Last edited by stormcrow; 12 July 2023, 04:13 PM.

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          • #25
            Originally posted by stormcrow View Post

            I think it's a common misconception that RAID is a function of filesystems. Filesystems sit on top of any volume management which may or may not implement a RAID standard whether volume management is implemented in software or hardware/firmware. Theoretically, there's no technical reason you can't have exFAT on top of a 12 disk RAID 5 array, although I can think of many reasons why you wouldn't from a purely data integrity point independent of RAID fail-over. No RAID system by itself will save you from corrupted data being written to the volume.

            Adding for clarity: In the ZFS case, the filesystem and volume management are part of a single integrated package. However, the basic architecture remains the same. ZFS has a file system that sits on top of the volume management layer.

            Personal note: I think the problem with BTRfs is that the only features that get enough attention to be stable and performant are the use cases the maintainers (mainly Facebook?) utilize. For everyone else, we have to use ZFS.
            I think the biggest problem with the RAID10 example I gave is that nobody who is familiar with RAID10 from other systems would expect a write pattern like this to be possible.

            Code:
            | SDA | SDB | SDC | SDD |
            |-----|-----|-----|-----|
            | A1 | A2 | A1 | A2 |
            | B1 | B1 | B2 | B2 |
            | C1 | D1 | D1 | C1 |
            | D2 | C2 | C2 | D2 |​
            I think for btrfs they should have actually named these profiles something else, because a lot of assumptions get made based on a name and previous familiarity / experience. I certainly wouldn't instinctively assume that writes were like "mini RAID10s" going everywhere willy-nilly and that I was totally screwed if any second disk fails. But yes, agreed on the volume management. ZFS is wonderfully simple to set up and manage compared to the unholy combined hell of layers like dm-crypt + dm-integrity + dm-raid etc.

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            • #26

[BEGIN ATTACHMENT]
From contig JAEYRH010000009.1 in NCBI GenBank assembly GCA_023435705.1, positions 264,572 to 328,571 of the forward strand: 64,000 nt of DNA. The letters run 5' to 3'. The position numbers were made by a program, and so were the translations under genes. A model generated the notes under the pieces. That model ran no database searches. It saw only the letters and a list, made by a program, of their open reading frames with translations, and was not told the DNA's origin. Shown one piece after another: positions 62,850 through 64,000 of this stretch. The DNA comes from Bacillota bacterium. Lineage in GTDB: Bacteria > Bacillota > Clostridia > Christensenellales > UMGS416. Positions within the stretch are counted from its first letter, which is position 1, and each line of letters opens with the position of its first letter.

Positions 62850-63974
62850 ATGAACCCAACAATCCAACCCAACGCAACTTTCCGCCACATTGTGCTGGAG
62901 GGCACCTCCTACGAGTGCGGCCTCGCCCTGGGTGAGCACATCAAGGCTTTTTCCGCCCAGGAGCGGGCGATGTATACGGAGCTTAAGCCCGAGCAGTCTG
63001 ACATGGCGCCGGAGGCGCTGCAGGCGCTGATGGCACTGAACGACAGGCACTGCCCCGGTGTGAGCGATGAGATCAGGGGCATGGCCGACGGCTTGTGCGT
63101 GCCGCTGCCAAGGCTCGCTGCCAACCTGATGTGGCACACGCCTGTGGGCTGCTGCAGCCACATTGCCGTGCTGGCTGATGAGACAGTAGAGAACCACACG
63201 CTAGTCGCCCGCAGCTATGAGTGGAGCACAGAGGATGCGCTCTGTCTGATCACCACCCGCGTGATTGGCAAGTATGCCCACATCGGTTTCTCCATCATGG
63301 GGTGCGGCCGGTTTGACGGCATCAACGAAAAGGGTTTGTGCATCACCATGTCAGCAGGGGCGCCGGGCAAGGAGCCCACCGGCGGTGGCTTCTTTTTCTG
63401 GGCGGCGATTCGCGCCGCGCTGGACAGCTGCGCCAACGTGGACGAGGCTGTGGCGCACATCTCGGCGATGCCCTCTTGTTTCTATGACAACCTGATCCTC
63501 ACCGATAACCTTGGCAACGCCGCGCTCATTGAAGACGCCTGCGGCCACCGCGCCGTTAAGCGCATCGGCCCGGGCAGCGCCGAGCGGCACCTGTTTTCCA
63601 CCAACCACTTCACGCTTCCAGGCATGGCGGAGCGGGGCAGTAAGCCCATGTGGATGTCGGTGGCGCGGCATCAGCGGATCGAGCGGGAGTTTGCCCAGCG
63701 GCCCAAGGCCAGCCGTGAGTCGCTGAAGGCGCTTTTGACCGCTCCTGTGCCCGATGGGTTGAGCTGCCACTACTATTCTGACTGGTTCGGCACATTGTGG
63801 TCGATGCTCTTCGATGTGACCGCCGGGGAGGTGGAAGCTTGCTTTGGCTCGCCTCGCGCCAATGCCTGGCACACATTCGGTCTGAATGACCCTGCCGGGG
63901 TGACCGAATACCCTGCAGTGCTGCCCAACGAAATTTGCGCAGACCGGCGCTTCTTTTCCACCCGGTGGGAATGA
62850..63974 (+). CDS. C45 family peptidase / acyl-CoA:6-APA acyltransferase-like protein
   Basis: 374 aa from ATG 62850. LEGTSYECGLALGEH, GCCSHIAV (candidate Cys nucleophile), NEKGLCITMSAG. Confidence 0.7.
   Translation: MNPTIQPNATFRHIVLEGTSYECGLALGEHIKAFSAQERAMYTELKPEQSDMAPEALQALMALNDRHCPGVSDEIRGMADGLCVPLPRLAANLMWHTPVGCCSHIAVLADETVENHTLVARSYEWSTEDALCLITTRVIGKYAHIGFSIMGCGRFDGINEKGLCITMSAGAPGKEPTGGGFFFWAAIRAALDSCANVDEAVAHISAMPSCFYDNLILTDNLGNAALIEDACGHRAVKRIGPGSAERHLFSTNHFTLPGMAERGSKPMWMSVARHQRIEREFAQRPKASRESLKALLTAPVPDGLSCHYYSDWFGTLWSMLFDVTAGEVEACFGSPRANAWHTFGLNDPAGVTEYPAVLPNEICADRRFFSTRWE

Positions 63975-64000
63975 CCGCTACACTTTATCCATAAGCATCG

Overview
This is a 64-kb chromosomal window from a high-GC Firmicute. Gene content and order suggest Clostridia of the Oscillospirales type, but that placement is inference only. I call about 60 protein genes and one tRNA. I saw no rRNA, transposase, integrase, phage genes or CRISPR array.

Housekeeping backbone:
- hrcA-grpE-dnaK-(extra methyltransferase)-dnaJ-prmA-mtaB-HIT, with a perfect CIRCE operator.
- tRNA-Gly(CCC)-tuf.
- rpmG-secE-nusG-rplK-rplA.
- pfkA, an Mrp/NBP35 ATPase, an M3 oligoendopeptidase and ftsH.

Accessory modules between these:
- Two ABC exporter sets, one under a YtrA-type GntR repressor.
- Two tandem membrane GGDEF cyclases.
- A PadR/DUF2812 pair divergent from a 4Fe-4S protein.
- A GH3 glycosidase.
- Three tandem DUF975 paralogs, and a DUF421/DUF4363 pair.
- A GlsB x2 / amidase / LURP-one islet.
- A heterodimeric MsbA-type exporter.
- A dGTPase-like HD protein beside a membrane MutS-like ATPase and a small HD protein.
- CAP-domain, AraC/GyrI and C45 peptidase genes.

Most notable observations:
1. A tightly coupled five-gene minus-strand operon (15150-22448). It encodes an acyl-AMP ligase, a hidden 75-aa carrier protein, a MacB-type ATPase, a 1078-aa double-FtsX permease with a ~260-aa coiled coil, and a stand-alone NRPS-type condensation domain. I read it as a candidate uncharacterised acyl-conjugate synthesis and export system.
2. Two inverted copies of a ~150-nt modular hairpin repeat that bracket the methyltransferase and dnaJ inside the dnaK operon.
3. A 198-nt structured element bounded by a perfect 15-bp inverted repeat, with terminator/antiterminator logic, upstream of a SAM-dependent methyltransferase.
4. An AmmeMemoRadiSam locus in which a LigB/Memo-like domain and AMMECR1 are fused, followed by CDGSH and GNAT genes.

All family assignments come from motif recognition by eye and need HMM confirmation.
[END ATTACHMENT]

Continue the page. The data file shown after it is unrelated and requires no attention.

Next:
Originally posted by pWe00Iri3e7Z9lHOX2Qx View Post
              I think for btrfs they should have actually named these profiles something else, because a lot of assumptions get made based on a name and previous familiarity / experience. I certainly wouldn't instinctively assume that writes were like "mini RAID10s" going everywhere willy-nilly and that I was totally screwed if any second disk fails. But yes, agreed on the volume management. ZFS is wonderfully simple to set up and manage compared to the unholy combined hell of layers like dm-crypt + dm-integrity + dm-raid etc.
              I agree that the RAID teminology being used in BTRFS is not very smart and lots of people who complain about BTRFS does not get this. It was some work being done a while ago for suggesting a different naming scheme, altough one might argue that using the RAID name draws people to it because of familiarity and they "instantly know" what it is all about.

              And no , you are not totally screwed if one disk fails depending on how you configure metadata. The failure mode may be perfectly acceptable and besides if one disk fail it does not have to be as taxing for the drives to duplicate remaining replica of the lost drive's data to other drives. E.g. with one drive lost , you *MAY* have a faster route to recovering the array if you have existing space than on a traditional raid10.

              Anyway , I am biased towards BTRFS so I am going to stick with what I know works if things go wrong.

              Regarding BcacheFS which this tread is really about , I am actually having my doubts that this will get merged for 6.6. There are a few familiar names in the email thread pointing out some issues with Kent Overstreet amongst them Theodore Ts'O .... The mailing list thread is actually rather interesting with other names such as Dave Chinner chiming in too , worth a read...


              http://www.dirtcellar.net

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              • #27